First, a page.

China Pays Full Price For Peruvian Copper Mine But Locks Up Long-Term Supply


From International Business Times
By Sophie Song
April 15, 2014


China reached all the way to Peru to secure fresh stocks of copper to ensure its supply of the metal at home for the long term despite its current economic slowdown and some recent unprofitable ventures when a group led by the state-controlled China Minmetals Corp. announced on Tuesday that it agreed to pay $5.85 billion in cash for a major mine.

In striking what stands as its largest purchase of mining rights in six years, China has effectively served notice that it intends to continue using corporate mergers as a means to ensure access to raw materials to fuel its relentless industrial expansion and investment in infrastructure. Copper is valuable as it is necessary for making a wide range of modern products, from wires used for electronics to piping essential to building construction.

“There will be significant demand for copper in China for the next 20 years,” said Kevin Gallagher, an expert on international political economy at Boston University and author of “The Dragon in the Room: China and the Future of Latin American Industrialization.”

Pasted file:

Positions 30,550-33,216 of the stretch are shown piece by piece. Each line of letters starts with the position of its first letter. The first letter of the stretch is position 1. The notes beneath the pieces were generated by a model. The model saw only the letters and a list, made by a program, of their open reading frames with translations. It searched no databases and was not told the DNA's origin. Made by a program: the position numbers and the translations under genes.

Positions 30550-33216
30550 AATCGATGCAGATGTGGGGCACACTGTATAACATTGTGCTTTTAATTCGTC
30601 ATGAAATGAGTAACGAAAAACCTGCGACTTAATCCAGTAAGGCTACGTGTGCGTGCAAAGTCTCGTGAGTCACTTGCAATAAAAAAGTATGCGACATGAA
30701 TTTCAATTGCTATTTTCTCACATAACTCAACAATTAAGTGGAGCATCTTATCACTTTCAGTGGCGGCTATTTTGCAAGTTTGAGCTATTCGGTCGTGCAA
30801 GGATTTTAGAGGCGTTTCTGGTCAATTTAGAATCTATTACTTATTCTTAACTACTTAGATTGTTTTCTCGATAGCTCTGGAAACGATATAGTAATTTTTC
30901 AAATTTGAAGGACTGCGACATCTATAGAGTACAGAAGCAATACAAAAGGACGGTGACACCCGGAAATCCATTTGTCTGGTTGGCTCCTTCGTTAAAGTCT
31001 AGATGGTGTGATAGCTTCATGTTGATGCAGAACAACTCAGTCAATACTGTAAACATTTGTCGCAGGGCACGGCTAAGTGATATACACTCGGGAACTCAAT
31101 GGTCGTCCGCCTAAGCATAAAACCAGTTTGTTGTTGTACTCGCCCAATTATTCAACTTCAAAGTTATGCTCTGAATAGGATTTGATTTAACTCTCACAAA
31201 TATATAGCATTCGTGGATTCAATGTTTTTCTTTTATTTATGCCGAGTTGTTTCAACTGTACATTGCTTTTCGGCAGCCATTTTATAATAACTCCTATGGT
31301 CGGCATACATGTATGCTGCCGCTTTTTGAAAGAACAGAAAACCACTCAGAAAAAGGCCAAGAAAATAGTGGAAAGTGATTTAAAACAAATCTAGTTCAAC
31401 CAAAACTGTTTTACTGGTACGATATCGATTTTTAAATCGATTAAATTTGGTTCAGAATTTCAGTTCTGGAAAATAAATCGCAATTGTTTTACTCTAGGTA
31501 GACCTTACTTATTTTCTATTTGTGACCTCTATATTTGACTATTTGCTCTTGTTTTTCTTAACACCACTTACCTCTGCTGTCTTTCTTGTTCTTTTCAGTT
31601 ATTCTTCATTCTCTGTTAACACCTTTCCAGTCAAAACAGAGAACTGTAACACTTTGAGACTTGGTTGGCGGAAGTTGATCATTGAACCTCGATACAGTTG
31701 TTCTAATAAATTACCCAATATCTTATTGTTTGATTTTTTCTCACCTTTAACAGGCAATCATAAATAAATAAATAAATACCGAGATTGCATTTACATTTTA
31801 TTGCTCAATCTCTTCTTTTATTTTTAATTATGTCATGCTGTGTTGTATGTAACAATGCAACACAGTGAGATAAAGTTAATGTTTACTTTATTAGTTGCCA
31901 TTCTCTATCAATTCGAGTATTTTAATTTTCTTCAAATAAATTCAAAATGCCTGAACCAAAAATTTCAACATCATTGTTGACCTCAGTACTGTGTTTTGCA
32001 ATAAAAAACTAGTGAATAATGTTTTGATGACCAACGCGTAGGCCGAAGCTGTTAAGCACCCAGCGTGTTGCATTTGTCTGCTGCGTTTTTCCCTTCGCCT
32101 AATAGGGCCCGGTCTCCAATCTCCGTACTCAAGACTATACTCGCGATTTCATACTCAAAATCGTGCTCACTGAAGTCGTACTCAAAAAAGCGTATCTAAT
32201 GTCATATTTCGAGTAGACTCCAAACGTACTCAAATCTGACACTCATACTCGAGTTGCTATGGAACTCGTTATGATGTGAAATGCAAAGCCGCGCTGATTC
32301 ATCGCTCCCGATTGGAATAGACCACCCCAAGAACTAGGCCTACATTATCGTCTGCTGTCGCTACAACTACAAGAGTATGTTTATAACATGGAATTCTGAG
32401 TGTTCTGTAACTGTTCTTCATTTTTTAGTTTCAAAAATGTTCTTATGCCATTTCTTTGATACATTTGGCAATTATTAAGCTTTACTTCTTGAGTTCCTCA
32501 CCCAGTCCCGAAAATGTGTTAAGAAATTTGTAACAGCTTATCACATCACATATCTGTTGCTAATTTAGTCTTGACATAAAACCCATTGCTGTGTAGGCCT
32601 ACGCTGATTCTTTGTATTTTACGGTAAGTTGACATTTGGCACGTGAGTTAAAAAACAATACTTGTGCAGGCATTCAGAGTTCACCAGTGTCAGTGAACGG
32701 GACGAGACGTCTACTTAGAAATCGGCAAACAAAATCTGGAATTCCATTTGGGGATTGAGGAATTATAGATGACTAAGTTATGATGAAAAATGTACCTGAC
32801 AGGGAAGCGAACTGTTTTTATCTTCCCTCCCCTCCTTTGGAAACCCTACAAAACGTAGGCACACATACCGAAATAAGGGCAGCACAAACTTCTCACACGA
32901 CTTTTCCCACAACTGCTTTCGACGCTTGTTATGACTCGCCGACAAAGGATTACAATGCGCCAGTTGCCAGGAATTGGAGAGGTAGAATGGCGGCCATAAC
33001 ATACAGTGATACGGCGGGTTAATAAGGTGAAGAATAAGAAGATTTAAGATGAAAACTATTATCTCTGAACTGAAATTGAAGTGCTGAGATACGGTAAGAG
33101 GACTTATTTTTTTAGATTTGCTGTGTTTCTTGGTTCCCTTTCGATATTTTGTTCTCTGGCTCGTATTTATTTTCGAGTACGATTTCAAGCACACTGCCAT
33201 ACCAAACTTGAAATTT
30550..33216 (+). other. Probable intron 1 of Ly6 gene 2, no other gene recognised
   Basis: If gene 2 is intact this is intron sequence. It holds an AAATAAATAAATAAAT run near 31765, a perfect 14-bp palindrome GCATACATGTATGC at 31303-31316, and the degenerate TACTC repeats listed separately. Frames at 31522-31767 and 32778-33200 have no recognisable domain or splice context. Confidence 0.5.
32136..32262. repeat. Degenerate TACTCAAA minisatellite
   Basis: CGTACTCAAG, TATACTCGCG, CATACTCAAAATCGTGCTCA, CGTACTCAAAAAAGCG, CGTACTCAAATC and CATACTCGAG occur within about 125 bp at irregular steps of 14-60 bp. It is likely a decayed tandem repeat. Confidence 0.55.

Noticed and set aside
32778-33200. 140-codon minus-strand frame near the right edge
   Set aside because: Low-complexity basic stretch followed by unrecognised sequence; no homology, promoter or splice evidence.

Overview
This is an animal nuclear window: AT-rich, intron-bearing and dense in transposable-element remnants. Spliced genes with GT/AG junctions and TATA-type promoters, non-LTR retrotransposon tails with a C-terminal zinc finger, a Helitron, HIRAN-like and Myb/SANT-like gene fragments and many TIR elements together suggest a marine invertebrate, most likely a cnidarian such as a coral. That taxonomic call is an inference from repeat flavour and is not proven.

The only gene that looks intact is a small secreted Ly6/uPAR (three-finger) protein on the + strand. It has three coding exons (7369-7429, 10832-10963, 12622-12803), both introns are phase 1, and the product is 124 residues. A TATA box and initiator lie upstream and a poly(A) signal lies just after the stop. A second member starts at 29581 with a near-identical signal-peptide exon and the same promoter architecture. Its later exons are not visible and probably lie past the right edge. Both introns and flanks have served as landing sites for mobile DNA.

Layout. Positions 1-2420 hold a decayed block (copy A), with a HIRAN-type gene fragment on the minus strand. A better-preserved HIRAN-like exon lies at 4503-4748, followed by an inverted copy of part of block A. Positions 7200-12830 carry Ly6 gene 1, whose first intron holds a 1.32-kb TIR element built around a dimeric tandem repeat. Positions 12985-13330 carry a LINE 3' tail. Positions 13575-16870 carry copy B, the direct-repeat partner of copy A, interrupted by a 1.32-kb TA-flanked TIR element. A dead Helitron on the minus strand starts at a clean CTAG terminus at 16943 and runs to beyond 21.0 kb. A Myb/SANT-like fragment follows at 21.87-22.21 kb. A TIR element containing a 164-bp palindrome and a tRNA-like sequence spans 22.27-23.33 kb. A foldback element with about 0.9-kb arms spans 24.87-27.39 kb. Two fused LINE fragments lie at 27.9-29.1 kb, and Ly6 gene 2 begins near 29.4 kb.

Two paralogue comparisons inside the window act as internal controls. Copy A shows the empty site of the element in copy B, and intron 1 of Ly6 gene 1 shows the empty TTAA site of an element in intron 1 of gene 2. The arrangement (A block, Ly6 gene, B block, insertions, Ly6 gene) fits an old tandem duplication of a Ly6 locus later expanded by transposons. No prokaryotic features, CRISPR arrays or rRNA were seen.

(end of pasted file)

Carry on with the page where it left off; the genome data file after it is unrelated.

“Why not have Chinese companies go global and meet that demand?” he said.

Some skeptical experts have supplied an answer to that question: Because it might be a waste of China’s prodigious savings. As China’s state-owned Goliaths have in recent years scoured the globe in pursuit of oil, iron ore, natural gas and other critical raw materials — frequently taking controlling shares in production — some economists have noted that the Communist Party-led government has effectively paid a premium to buy goods that trade freely on international commodities markets…

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